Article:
From the March/April 2016 of Industrial Management

‘Where are the engineers?’ applies to customer experience, too

I thought I was ready for anything. Then came a call from a colleague who had just been named the inaugural chief experience officer for a technical solutions and business services company.

Researching the field of customer experience yielded an enormous quantity of information but no scientific body of knowledge. Critics say the field suffers from a high “rhetoric to results” ratio. Most customer experience programs are anecdotal accounts about a basket of interventions, but rarely can folks explain the scientific foundation of an idea or predict its effect. 

I wondered, “Where are the engineers?”

For customer experience to be a true business discipline, not a fad, it must grow up. We spent more than a developing a suite of core principles, enabling frameworks, and tools to gather, analyze customer data, and communicate. 

We founded everything on original customer research, including the research methodologies so that they reflected the uniqueness of the industry served. We replaced the age-old practice of insider stakeholders “putting their customer hats on” by insisting on listening to customers, thinking about what they said and then building solutions. Customer events previously accomplished via PowerPoint became open-ended listening and observing events, often with more authentic customer insights acquired in a day than over months and years under the old ways.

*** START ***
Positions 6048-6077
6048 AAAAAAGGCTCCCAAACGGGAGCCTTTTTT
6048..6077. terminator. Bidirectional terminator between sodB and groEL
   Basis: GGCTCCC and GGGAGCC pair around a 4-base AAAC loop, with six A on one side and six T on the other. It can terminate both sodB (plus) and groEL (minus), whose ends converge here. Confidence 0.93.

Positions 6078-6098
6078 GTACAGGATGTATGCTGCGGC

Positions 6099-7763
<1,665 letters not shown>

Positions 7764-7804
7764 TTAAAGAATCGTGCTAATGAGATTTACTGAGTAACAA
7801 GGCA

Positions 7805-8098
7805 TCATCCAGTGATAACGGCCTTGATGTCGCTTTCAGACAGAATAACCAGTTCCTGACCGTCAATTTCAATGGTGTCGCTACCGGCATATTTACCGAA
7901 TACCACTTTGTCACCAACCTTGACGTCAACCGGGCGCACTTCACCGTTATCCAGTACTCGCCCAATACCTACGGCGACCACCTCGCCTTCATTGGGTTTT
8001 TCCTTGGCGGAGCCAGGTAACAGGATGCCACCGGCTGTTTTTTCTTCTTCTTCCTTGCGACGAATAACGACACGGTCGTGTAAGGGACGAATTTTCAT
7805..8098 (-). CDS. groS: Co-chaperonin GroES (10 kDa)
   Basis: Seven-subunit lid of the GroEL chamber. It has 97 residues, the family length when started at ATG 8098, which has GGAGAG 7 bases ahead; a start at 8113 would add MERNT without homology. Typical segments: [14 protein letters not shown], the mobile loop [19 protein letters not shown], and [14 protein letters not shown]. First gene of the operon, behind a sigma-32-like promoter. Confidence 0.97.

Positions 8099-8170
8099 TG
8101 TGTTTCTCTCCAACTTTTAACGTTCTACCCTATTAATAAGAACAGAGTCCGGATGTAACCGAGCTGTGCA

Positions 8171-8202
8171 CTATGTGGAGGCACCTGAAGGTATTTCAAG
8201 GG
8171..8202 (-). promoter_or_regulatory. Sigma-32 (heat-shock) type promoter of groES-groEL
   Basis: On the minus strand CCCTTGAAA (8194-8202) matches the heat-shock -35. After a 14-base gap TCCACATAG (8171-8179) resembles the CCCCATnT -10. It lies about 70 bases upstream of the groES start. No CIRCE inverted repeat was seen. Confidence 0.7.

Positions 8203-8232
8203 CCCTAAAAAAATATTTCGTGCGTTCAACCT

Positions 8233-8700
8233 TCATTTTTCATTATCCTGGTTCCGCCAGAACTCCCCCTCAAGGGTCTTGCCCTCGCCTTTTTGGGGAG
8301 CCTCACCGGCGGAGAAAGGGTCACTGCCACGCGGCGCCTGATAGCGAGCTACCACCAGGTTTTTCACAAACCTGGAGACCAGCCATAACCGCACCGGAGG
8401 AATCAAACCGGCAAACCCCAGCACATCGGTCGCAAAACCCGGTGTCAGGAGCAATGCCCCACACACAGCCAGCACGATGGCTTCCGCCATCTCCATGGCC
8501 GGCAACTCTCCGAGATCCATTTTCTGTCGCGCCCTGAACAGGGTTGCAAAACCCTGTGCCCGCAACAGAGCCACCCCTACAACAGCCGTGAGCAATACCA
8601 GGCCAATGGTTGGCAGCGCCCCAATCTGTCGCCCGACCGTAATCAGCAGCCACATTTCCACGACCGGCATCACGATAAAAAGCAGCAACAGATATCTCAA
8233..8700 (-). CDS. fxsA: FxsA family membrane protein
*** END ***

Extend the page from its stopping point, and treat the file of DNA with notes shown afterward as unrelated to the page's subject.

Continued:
With a solid conceptual foundation, we are expanding the scope and taking our methods out to the front lines. Associates are learning basic listening and analysis techniques right out of the industrial engineers’ playbook and applying them to customer problems. Customer-sourced evidence is becoming a requirement in any conversation and improvement efforts are becoming more rigorous and based on scientific, body-of-knowledge content.